Object: In this study, the authors' goal was to investigate the long-term progression of disc degeneration and the participating mechanisms induced by needle puncture in a rat caudal disc model.
Methods: The C5-6 and C7-8 intervertebral discs of the caudal spine in rats were stabbed laterally using 21-gauge hypodermic needles to a depth of 5 mm from the subcutaneous surface with the aid of fluoroscopy. Signs of degeneration in the disc of the tail were analyzed from Day 1 to Week 30 by in vivo MR imaging, histology, and biochemical and/or molecular analyses.
Results: Magnetic resonance imaging showed a progressive decrease in T2 density and MR imaging index throughout the entire investigation, starting at Day 1 after the needle puncture. However, histological scores revealed a bimodal pattern, showing that severity increased in the first 17 days, declined thereafter, and increased again by 30 weeks. Gene expression analysis showed a transient up-regulation in gene expression of aggrecan, type II collagen, and BMP-2, and inhibition of type I collagen. The MMP-3 mRNA levels were up-regulated at all tested time points within 6 weeks postinjury. Furthermore, the degenerated disc did not recover spontaneously, as shown by decreases in T2 density, MR imaging index, and sulfated glycosaminoglycan content in conjunction with increases in histological scores at 15 and 30 weeks postsurgery.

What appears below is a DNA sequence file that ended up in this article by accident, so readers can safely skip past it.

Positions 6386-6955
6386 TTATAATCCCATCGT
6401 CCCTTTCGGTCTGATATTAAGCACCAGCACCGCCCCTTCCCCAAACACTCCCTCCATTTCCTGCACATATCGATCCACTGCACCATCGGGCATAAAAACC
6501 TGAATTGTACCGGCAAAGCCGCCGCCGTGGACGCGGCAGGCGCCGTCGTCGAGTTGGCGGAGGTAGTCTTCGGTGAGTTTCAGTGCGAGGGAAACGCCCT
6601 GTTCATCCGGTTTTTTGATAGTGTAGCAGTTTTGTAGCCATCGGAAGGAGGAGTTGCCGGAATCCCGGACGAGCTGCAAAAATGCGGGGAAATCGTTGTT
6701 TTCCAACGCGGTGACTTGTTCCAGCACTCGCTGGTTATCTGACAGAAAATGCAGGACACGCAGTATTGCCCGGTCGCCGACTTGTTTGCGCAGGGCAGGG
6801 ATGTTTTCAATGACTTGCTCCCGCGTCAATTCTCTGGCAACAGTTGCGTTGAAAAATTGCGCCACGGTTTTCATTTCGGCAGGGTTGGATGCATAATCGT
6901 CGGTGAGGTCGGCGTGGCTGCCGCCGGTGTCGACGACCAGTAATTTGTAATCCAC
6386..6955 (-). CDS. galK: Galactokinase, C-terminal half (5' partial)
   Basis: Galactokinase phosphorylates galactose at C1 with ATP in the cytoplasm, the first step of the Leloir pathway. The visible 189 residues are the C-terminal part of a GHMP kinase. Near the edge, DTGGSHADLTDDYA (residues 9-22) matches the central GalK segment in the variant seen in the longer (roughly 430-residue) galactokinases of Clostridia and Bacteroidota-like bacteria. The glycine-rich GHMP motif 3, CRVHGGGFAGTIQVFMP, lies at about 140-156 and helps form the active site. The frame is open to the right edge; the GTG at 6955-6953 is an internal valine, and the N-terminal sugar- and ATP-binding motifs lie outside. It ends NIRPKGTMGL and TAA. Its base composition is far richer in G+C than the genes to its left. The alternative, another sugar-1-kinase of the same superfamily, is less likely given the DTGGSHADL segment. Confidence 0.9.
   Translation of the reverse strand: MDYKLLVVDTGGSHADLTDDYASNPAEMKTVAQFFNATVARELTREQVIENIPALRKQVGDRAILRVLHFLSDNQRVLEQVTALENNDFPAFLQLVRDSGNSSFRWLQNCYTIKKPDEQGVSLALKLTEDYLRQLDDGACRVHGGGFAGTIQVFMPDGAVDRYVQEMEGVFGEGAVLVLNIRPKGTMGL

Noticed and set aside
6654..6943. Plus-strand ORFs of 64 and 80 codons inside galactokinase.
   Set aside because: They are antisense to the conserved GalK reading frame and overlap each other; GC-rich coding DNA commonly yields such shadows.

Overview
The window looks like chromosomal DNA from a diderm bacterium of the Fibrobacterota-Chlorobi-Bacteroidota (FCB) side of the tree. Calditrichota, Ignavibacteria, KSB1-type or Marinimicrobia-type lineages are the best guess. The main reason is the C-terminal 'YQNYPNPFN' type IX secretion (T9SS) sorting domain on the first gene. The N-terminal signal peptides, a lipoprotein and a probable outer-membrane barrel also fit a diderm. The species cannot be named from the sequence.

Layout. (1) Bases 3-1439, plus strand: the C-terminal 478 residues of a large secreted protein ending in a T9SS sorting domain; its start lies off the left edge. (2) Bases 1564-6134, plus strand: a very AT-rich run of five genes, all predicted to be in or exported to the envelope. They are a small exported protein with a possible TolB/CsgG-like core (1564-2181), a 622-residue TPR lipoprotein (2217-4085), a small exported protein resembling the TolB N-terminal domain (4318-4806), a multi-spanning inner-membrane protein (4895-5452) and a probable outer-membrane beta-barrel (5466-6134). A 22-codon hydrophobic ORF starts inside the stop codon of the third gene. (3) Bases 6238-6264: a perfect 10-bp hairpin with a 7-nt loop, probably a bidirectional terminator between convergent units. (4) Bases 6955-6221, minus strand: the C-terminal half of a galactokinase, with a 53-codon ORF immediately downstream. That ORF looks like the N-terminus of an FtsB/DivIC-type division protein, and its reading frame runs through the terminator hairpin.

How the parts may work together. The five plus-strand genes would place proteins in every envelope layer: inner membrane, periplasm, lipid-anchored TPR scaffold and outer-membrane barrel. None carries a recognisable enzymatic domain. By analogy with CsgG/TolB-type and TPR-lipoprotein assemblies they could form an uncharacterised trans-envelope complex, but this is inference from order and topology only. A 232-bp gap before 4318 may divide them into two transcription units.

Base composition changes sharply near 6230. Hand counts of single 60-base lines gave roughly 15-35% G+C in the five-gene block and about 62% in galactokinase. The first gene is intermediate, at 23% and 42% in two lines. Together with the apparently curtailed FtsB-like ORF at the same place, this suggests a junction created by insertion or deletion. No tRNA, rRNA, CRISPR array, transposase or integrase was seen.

Conclusions: This study demonstrates that needle puncture into a tail disc in the rat induces a rapid and progressive disc degeneration process without spontaneous recovery. Changes in gene expression profiles of the disc matrix molecules as well as anabolic and catabolic factors at early time points further delineate the mechanism of disc degeneration in this newly developed animal model.